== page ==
WSDA On The Lookout For Potentially Destructive Pest

Photo: Pennsylvania Department of Agriculture

The Washington State Department of Agriculture is asking the farming and non-farming community to keep an eye out for a potentially destructive pest. The Department said the spotted lanternfly (Lycorma delicatula) may have been observed in the Omak region recently, but entomologists could not confirm that report. Spotted lanternfly (SLF), a native to Asia, attacks primarily grapes, but also has been sighted in other crops such as hops, apples, peach, and other fruit trees.

“Our search revealed abundant host material in the area,” Sven Spichiger, WSDA managing entomologist said. “For the next several weeks, we ask people to look for both adults and egg masses. If they think they found any suspected life stage of the pest, they should report it.”   

WSDA said should it become established in Washington, spotted lanternfly could threaten many of the state’s iconic crops and result in costly quarantines and increased pesticide use to manage the pest.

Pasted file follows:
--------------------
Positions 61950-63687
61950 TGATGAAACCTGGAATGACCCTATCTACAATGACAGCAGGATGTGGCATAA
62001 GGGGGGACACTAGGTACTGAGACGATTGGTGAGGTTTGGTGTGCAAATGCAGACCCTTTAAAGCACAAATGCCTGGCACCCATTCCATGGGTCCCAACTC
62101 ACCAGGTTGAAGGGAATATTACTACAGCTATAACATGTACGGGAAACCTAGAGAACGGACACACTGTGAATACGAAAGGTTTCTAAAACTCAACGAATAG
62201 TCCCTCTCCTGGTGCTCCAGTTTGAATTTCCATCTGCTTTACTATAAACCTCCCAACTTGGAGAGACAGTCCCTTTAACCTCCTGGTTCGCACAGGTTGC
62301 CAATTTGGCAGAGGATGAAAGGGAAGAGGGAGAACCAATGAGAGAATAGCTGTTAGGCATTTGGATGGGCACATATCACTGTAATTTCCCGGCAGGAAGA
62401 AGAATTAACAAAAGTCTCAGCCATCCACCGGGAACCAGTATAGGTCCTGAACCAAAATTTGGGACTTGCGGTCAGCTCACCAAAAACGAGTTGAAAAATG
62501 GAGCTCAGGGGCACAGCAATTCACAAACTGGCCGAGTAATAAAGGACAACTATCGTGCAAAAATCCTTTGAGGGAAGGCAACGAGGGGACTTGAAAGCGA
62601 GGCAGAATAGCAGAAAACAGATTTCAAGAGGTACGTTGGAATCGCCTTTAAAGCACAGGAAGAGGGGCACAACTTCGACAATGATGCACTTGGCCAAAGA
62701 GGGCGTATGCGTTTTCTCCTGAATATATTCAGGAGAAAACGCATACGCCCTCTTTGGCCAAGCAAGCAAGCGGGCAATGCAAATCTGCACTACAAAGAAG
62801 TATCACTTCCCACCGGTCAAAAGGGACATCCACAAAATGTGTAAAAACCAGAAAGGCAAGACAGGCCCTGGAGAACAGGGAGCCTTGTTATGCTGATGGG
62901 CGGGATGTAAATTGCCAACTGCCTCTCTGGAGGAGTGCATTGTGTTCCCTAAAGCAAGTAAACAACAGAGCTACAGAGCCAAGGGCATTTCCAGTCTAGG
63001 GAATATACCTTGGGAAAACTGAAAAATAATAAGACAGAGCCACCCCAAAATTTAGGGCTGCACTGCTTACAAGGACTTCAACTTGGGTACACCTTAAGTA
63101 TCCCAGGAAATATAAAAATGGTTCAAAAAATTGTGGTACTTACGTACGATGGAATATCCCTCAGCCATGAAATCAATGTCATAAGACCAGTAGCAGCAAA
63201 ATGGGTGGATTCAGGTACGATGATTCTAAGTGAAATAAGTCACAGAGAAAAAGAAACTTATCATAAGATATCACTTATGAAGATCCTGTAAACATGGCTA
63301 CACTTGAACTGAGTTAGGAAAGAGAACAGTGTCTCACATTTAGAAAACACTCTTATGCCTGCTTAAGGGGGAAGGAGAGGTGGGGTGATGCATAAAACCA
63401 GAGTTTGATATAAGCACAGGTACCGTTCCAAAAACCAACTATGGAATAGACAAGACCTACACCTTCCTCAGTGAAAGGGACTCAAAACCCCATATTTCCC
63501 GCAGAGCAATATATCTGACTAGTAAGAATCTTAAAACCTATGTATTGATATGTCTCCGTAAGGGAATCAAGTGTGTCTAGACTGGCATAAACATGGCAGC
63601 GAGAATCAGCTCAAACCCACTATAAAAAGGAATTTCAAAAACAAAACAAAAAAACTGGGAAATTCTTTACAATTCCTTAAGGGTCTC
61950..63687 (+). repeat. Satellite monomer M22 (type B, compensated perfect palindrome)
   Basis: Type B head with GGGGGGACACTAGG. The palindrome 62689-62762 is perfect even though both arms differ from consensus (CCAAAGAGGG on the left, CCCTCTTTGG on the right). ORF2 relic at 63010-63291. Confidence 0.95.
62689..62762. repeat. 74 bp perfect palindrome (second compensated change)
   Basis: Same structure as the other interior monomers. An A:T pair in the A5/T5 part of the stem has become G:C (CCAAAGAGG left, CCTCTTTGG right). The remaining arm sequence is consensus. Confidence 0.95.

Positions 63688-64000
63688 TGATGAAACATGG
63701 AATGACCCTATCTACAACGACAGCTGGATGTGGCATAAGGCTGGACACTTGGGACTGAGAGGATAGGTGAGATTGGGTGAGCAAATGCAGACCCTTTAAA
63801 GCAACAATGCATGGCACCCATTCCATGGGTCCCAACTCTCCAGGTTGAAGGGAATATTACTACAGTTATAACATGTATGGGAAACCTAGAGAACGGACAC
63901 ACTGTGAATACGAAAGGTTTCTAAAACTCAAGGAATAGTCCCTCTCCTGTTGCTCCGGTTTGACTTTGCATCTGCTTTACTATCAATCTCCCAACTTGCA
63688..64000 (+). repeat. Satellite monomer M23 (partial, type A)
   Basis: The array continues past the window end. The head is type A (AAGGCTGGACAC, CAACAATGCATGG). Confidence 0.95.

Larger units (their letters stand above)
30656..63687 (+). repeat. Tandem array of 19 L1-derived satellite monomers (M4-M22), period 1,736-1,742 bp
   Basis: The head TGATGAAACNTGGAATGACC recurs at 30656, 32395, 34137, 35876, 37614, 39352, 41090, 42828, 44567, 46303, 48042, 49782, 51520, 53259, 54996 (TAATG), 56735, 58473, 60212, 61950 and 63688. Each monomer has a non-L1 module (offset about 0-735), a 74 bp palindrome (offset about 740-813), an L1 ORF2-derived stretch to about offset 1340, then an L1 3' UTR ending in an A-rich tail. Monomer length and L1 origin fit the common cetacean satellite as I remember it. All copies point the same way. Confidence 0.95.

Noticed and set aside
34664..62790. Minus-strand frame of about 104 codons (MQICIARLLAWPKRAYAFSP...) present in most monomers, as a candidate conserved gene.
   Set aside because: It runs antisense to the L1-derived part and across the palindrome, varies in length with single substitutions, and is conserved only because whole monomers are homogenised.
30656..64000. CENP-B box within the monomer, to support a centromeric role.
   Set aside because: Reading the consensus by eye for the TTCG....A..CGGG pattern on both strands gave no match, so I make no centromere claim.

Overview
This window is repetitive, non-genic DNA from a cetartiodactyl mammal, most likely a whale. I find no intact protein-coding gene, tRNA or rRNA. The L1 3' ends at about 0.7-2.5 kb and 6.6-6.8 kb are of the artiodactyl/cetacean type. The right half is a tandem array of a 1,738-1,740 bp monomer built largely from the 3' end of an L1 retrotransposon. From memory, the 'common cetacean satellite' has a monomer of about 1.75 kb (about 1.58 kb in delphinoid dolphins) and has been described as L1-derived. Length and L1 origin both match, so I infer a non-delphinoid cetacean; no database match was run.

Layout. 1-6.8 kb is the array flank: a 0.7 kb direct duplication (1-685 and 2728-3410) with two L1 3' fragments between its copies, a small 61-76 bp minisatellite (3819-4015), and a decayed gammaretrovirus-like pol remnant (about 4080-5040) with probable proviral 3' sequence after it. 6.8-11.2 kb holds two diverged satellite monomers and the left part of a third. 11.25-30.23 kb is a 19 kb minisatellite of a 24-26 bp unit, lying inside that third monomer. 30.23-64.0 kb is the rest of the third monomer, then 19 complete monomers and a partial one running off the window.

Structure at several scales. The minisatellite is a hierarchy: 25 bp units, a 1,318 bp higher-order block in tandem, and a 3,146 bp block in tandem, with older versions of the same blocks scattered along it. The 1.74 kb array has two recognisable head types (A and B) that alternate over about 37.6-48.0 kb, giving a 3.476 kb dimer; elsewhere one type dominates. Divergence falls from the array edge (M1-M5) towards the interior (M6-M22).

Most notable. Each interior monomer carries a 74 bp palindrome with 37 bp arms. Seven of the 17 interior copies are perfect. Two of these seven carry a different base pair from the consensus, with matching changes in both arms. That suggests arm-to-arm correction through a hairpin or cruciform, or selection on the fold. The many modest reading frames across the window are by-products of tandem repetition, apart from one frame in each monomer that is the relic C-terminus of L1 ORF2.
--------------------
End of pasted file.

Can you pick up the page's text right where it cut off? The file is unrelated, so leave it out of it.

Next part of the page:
The unconfirmed report comes during a month when WISC, WSDA, and other state agencies have been requesting that the public report tree-of-heaven locations as part of an effort to proactively locate and remove this preferred host of the spotted lanternfly. The outreach also encouraged the public to look for and report possible SLF sightings, although SLF populations are not known to be in the state at this time. SLF poses no threat to human or animal health.

Although the unconfirmed report does not indicate that an SLF population exists in Washington at this time, WSDA plans to survey the area for the pest in 2022. Because it is too late to survey this year, public aid in looking for and reporting possible sightings now could provide critical information about the pest’s whereabouts. A rapid response is required to successfully eradicate SLF if a population exists.

When reporting possible SLF sightings, include a photograph, date, and location of the sighting and most importantly – collect the specimens. Reports can be made using WISC’s online reporting form or mobile app or by E-Mailing WSDA or by calling 1-800-443-6684. After reporting, suspect specimens and egg masses can be taken to WSU Extension offices. More information about spotted lanternfly can be found on WSDA’s website. Report tree-of-heaven locations to WISC.

Spotted lanternfly first arrived in the U.S. in 2014 in Pennsylvania. Since then, it has been spreading through several eastern states while popping up in other places throughout the country. When established in an area, it can cause potential problems for growers as well as homeowners. 

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